This post is all about… you guessed it – LAMBS! A bunch of random items.
Every sheep raiser is bound to have a few of these eventually…
Yep, we have a couple bottle lambs. I used to think bottle lambs were so much fun, that was until I entered the crazy world of raising 34 of them at one time! That is right – 34!!! I learned a LOT about raising bottle lambs and the biggest thing I learned is that you should do everything you possibly can to have the mom raise them 🙂 Sometimes that isn’t possible though. Since you can’t physically feed 34 bottle lambs by yourself, my awesome brother made me the following bottle racks –
They come in really handy. The lambs can eat while I am busy doing the rest of the chores.
This is the most popular way of feeding the bottle lambs though 🙂
The 34 bottle lambs that I raised a few years ago were commercial lambs from a local producer and I was shocked at the reasons they were bottle lambs – they don’t leave triplets on a ewe, they always pull one off, lost lambs in the field are brought in instead of finding the mom, etc. Our bottle lambs are the result of first time moms having twins and forgetting about the first lamb while having the second lamb. I’m not sure if the mom wandered off or the lamb wandered off, but the ewe in both cases was sure that the lamb was not theirs. I tried pursuading them and used all of the tricks in the book, but in the end it just didn’t work.
Some lambs whisper…
and some lambs scream!
This is Flirt and she is one of the loudest lambs of the year. It really doesn’t surprise me because her mother is a ewe that walks around bellowing for no reason! It looks like her daughter is following in her footsteps 🙂
I don’t know how other farms work their compost pile, but we use lamb power. Our pile is compacted by 160 little lamb feet running up and down it. Now if we could just get them to turn it as well!
I wish all of my ewes were easy keepers like this girl. That is her lamb next to her and she still looks like she is pregnant. This is one of my frustrations at the moment, I have girls that look like this and others that I would like to hide behind the barn because they are skinnier than I like to see. In a perfect world, I would have three different pens – one for the skinny, medium, and fat girls.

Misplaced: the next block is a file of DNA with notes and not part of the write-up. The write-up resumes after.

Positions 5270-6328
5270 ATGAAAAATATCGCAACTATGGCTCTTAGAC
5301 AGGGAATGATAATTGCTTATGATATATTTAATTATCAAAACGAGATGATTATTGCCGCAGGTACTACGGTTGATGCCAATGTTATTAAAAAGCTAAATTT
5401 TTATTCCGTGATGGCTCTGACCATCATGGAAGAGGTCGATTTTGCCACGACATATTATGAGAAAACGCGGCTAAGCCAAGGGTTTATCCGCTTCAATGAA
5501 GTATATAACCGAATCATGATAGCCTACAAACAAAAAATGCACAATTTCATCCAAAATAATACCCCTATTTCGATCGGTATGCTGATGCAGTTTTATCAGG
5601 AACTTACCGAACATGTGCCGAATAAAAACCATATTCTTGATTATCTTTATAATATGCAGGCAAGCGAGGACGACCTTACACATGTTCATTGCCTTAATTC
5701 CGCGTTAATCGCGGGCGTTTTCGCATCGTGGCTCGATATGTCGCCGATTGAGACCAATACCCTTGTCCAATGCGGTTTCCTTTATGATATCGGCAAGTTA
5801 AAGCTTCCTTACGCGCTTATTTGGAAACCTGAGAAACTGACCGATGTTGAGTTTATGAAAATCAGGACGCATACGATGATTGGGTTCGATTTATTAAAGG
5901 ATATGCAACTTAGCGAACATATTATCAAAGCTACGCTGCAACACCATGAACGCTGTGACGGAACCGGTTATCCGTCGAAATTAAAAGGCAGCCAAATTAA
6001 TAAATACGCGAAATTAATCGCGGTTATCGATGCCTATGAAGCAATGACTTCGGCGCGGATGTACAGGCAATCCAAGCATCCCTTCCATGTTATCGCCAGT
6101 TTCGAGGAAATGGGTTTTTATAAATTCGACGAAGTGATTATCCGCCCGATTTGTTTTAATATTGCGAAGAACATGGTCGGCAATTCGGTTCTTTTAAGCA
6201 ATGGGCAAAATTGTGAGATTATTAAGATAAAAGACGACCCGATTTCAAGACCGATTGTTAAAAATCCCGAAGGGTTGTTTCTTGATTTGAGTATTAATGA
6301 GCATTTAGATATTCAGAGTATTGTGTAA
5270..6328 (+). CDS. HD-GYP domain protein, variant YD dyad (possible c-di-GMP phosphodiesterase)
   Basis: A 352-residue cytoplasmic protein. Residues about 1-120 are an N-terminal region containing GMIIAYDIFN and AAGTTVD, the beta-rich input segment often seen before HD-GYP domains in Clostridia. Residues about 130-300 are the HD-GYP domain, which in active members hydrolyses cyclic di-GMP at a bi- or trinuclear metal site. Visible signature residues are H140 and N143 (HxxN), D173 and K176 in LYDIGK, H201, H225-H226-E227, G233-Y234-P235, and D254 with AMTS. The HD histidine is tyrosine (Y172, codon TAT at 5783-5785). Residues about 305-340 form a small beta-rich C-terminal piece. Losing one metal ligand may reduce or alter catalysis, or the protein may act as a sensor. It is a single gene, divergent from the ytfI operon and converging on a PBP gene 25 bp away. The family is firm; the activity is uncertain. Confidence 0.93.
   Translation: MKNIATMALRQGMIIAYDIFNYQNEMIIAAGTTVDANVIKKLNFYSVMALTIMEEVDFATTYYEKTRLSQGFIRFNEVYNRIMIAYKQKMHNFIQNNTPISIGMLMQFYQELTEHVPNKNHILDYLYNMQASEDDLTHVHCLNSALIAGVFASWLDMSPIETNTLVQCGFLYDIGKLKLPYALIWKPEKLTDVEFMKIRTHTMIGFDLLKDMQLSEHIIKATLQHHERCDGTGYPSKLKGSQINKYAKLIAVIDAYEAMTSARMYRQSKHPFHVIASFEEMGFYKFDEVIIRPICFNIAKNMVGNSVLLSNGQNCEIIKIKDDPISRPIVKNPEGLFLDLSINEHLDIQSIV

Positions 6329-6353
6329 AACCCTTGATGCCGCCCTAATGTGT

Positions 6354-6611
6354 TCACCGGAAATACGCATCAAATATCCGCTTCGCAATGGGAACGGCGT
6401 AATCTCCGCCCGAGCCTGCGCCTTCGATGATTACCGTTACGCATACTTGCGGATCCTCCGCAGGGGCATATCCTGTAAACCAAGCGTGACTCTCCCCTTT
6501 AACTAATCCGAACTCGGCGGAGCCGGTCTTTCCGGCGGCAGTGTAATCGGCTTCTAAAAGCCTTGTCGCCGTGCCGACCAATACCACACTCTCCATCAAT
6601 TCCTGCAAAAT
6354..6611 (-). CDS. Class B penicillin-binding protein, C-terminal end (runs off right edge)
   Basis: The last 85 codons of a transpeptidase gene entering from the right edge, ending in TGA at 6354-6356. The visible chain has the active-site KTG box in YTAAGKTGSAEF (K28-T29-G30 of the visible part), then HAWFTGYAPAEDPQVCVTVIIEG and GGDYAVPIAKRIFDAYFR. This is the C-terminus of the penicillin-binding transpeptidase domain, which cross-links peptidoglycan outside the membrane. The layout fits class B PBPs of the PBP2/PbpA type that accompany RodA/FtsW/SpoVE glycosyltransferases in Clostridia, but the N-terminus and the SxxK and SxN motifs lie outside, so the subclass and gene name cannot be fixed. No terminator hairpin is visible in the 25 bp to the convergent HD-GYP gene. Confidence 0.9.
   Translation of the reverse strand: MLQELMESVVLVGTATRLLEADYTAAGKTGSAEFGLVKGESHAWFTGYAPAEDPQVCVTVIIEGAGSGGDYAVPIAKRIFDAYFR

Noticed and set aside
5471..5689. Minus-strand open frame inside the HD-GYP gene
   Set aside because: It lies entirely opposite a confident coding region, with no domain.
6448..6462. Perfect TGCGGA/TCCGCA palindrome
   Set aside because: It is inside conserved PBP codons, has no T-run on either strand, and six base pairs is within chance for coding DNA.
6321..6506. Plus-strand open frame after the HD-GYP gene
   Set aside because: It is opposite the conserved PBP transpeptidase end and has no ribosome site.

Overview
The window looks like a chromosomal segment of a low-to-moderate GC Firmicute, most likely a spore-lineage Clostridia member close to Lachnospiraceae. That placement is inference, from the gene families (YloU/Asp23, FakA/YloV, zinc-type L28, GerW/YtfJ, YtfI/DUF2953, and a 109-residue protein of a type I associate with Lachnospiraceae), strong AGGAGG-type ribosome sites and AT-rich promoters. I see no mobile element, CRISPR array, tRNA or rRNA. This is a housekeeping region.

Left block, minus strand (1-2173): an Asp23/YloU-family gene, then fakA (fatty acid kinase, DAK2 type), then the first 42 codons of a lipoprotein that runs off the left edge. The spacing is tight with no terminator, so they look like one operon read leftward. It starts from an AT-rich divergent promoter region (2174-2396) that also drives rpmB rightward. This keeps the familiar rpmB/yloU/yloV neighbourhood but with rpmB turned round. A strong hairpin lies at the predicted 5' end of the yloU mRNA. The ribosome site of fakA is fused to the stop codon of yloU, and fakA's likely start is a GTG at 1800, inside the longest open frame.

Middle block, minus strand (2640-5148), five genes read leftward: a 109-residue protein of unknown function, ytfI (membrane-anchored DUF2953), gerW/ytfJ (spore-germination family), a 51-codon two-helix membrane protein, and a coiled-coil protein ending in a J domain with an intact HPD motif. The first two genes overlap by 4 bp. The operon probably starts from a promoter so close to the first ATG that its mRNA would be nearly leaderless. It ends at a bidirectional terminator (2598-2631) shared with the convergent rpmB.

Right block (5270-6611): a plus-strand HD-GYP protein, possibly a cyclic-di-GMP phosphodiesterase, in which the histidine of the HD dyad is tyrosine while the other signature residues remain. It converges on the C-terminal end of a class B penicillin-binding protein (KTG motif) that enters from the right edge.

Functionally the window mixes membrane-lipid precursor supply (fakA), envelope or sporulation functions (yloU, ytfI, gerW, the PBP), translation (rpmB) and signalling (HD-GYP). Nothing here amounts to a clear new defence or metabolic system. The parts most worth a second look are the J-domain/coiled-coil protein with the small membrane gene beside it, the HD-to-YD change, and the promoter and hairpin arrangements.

I took pictures a week ago and hadn’t gotten around to posting them yet. They change so quickly in a week…
The lamb in the back is the same as the lamb in the picture above. The little boy’s horns grow so fast at this age!
Poor Petunia isn’t due until March 31st. She is going to have to be a very protective mother to protect her little babies from the big bullies!
Lambs, I love em’. You know, I could stand outside my front porch and gaze at lambs…but here I am, smiling at your pictures of lambs!
I too have the fatties ( ewes) and the ewes who once they start nursing lambs just slim right down. I am over feeding them because I am always concerned in this day and age that some well meaning person will view a skinny ewe and report me to the powers that be….so since I do not have multiple pastures, my fatties will remain fat.But hey, they have no self esteem problems and are very content to fat, sassy, and happy!
Bummer dude! 😉 LOL Okay, that was tacky. Nice looking lambs though! They’re all so handsome and look so mature all of a sudden. I really like your bottle feeders too, those look great! It’ll be nice when Annie can concentrate on feeding the lambs as well, right now she’d rather run with them and force them to sit on her lap. 😀
lovely pictures. any idea of how to wean a ten day old lamb off the feeding tube and get him to suck and swallow from a bottle or cup? the little guy was hypothermic and we barely saved him but I think he’s neurologically damaged and I can’t keep feeding him with the tube forever. Any advice would be appreciated.
Those two bottle babies have to be the cutest lambs of all time!!That one with the single eye patch is SO adorable!
Cute, cute, cute! I love them all. I was wondering if you could comment on the appearances of the lambs that I got in my recent blog post. What do you think of them, conformation wise? Do they look good, bad, awful? I mean, all lambs are cute, but looking at them with a critical eye, what do you see? I note that one has the much looser but wavy fleece, while the other is quite tight and has tiny curlicues up by her neck. Which fleece is preferable? Don’t be afraid to be critical – I can take it! I am just learning, so I will know what to look for if I get another one!
Such sweet lambs!! I want to hold one!!!